1. Craven says:

    Are you okay? From experience I know nerves can sneak up on you long after the event.

  2. lynnpricewrites says:

    I’m just taking one day at a time, knowing well that my state of mind could go south later. I’m fine for now; sore, swollen. Totally bummed that I look like a gang of rabid marsupials jumped me since I have a speaking engagement this weekend.

  3. Kate says:

    How horrible for you Lyn. I was in a crash myself just before Chrismas and I can relate to all of those!! I do hope you are all feeling better soon.

  4. Jean says:

    Damn, girl…that’s a helluva way to end a beautiful vacation! Hope the delayed aftershock is minimal.

  5. CaoPaux says:

    Yipe! Very glad to hear you’re both (relatively) okay. Hang in there.

  6. Sarah says:

    Good grief! Glad to hear you’re safe. Take care these next few days…

  7. vade55 says:

    I’m glad no one was seriously injured in the accident. Hope you feel better soon.

    Carol

  8. Terese says:

    Lynn, I hope you and your husband heal from this soon.

    As a lesson in writing what we know, I can say this: You put me in the car with you. I saw it all and felt the hits. It was terrifying.

    I am just so sorry this was the experience you had to share to teach us something.

  9. Allen Parker says:

    Good wishes and prayers for a fast healing.

    As for the bumps and bruises as you approach the speaking engagement, tell them a rabid author didn’t like your rejection. Mention he got the worst end of the deal. That ought to start a few conversations around the punch bowl later. It might also keep your audience riveted to their seats during your talk.

  10. michael says:

    For eighteen years I’ve been a firefighter. In that time eight people had the misfortune of having my face be their last vision in this existance. (we remember every one, vividly, in case you believed the myth we’re “hardened.”)

    It’s been years since my last fatality. God, I love airbags!

    Get well, Lynn, and enjoy every moment.

  11. lynnpricewrites says:

    God, Michael, sobering statement. I could never do your job. Drawing metaphorical blood is as close as I intend on getting, thankyouverymuch. But bless you and those like you who rescue the likes of us.

  12. Nicola Morgan says:

    Lynn – that was very vivid to me, partly because you wrote it brilliantly and partly because it is incredibly similar to something that happened to us a few weeks ago, except that my husband was driving that time. And it’s what it does to your mind afterwards that is the hardest to deal with. All those “what ifs”. Thank GOODNESS you’re ok. Take care and go easy on yourself for a while. Nxx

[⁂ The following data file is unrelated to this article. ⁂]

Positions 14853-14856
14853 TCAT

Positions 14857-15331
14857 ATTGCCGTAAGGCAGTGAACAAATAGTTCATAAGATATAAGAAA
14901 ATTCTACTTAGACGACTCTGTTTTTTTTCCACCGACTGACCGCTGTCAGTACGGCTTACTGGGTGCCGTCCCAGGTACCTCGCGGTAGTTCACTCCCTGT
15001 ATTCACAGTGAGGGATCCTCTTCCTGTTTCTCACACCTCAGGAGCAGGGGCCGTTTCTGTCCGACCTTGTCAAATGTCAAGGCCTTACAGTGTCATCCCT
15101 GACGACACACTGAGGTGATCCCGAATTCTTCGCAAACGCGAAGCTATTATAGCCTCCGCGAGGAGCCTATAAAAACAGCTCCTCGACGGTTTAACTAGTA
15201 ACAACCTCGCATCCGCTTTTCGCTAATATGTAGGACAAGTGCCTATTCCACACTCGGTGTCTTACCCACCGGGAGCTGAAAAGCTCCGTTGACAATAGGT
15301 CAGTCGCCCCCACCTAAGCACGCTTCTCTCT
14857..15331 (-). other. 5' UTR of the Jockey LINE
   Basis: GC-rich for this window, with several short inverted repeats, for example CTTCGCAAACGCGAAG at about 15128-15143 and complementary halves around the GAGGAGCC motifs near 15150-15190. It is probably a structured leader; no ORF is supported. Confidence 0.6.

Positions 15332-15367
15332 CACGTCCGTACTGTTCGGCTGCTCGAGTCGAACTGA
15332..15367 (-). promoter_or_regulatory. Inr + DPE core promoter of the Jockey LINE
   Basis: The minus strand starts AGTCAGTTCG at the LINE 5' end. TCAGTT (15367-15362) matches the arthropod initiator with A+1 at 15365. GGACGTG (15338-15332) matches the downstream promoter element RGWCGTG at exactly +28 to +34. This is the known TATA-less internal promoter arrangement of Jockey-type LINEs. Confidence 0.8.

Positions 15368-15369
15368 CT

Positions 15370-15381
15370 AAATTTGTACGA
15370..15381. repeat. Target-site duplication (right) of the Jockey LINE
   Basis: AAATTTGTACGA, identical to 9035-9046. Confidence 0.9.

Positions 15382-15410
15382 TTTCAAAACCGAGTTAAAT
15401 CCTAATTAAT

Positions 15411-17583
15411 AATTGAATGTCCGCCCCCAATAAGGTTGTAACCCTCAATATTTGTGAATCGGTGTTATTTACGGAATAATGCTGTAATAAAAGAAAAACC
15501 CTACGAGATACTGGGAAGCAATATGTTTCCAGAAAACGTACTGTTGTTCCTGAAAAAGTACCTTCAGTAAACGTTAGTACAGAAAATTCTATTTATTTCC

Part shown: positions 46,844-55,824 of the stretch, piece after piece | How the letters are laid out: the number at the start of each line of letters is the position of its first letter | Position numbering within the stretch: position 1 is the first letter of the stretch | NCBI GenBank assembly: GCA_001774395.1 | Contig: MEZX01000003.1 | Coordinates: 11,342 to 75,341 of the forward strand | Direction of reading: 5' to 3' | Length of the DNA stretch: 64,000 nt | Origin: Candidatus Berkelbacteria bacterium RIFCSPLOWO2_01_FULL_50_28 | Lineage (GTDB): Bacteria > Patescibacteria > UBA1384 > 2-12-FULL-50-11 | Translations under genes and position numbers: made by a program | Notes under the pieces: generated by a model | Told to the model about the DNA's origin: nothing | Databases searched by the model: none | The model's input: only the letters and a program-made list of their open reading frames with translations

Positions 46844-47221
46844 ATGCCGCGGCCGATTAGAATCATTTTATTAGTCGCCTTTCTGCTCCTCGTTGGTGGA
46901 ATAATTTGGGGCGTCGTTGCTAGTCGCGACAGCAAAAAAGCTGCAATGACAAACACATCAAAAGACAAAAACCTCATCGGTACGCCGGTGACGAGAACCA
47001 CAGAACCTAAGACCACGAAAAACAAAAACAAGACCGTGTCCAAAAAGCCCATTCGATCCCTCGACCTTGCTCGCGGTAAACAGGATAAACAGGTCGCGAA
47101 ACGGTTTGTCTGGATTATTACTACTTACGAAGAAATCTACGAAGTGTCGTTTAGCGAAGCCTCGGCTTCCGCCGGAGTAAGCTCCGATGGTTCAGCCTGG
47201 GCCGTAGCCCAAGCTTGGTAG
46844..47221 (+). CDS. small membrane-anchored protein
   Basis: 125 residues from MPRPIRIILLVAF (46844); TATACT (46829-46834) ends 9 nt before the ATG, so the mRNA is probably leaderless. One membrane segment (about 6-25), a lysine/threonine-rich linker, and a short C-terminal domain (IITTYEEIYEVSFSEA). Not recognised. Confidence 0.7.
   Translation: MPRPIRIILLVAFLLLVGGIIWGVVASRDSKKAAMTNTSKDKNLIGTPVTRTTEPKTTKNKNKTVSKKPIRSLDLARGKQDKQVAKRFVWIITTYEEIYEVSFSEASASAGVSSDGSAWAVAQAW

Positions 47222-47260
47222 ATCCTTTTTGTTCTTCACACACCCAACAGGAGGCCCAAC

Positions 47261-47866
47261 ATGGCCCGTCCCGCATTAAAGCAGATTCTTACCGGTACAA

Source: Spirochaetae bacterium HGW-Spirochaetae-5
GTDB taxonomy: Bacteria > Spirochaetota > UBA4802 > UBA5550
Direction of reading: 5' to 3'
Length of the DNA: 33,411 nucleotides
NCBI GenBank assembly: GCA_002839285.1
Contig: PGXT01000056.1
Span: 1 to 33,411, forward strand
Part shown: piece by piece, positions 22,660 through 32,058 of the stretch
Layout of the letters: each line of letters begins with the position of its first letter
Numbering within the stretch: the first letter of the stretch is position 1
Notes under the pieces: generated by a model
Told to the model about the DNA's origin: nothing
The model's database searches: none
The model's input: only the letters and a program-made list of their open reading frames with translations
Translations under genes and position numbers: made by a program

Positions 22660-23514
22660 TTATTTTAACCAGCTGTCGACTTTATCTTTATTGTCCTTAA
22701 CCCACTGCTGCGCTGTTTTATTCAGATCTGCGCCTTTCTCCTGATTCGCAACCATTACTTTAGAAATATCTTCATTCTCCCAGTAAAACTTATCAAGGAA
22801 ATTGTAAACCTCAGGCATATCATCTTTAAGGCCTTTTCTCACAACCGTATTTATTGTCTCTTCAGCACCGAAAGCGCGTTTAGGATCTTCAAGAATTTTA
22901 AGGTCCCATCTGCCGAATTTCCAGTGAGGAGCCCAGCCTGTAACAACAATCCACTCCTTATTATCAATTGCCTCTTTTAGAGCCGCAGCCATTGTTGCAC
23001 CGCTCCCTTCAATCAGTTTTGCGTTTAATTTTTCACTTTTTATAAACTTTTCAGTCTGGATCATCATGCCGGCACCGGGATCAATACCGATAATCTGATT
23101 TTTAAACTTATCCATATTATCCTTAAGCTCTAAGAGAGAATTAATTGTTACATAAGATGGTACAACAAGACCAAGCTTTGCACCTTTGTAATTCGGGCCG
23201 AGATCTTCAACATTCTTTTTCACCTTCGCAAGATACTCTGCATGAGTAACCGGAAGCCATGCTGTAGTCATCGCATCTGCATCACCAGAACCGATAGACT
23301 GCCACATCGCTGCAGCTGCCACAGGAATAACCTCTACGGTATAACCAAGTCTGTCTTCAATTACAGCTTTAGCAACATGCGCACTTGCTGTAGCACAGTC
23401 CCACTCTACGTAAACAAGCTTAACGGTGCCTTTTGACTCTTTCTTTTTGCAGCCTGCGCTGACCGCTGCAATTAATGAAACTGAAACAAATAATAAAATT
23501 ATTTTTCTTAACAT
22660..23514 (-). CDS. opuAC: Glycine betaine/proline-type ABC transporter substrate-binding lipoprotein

13. lynnpricewrites says:

    Yikes, Nicola, I know we have lots in common, but really,dear, this is too much! The doc sez stay quiet and heal. No problemo. I’m moving like a 180 y/o woman with bad knees and a back problem. The shiner on my chin should be lovely for my talk this weekend. Hope you and hubby healed quickly.

  14. I’d like to add shock and denial to your car crash scenario. When I had my first accident after leaving work late at night, I was clipped and spun 360 and ended up beside a concrete wall. After I went through much of what you describe, I drove home (in a vehicle that was later written off), got ready to go out to an important event with my husband and was putting on my lipstick before the shock wore off. For a minute I sat there in denial that it had even happened. When we went out to the garage I finally told my husband what had happened.

    Regarding researching for writing, I totally agree. You’ll often hear it said, “Write what you know.” Some think this means only that, but the second part of the equation is “if you don’t know it, research it until you do.”

    In my thriller The River I set the story in a remote and mysterious area that many call the “Bermuda Triangle of Canada”. The Nahanni River is in the NWTs and you have to fly in and then canoe or raft. Since I wasn’t able to physically take the trip, I emailed the owner of Nahanni River Adventures. Many emails were exchanged, including one where I asked him to describe the feel of the tufa mounds on bare feet and the smell. They even sent me their guides’ cookbook and I used some of the recipes in the novel. If you can’t visit the area, find someone who has.

    For the nanotechnology plot, I connected with some scientists who’d written papers and studied nanotechnology. It was a lot of heavy reading but it was worth it. It’s one thing to have a “what if” story; it’s another to have an “is this happening” plot.

    Cheryl Kaye Tardif,
    author of The River
    http://www.cherylktardif.com

  15. I’ve been there too, only the police said the blame was 50-50, although I disagree., The other silly woman didn’t check before pulling out in front of me.

    It wasn’t so much the injuries-whiplash and cracked ribs but the fact that in the weeks afterwards every time I closed my eyes I kept seeing the impact over and over again. (That passed, thank the Lord.)

    Take it easy, take it steady. And I agree, the writing is absolutely brilliant but that’s not important really. You are.

  16. Lynn,

    I just heard about your accident last night, after returning from an event at the Ventura County Writers Club. So sorry for you and your husband. What a way to end a vacation, although I am so happy to hear that neither one of you had to be hospitalized.

    Was the guy drunk? The way you described his driving sounded like he might have been.

    I’m sad you had to cancel the event. I was looking forward to hearing your presentation, but know that you need to take care of yourself and heal.

    Please get well and strong and I am impressed that you were able to rent a car and get back home right after something so traumatic.

  17. lynnpricewrites says:

    Thanks, Gutsy. I have no idea about the other guy; he never stopped, even though he would have had to be brain dead (or probably drunk) not to know he’d caused a major accident. Probably why he didn’t stop.

    No worries about the speaking gig. I’ve been rescheduled for July, so I hope you’re in town.

  18. Jane Smith says:

    Lynn, I’ve only just seen this. Good grief, you’re brave. Get well soon, and give yourself more time than you think you need. I shall be checking up on you!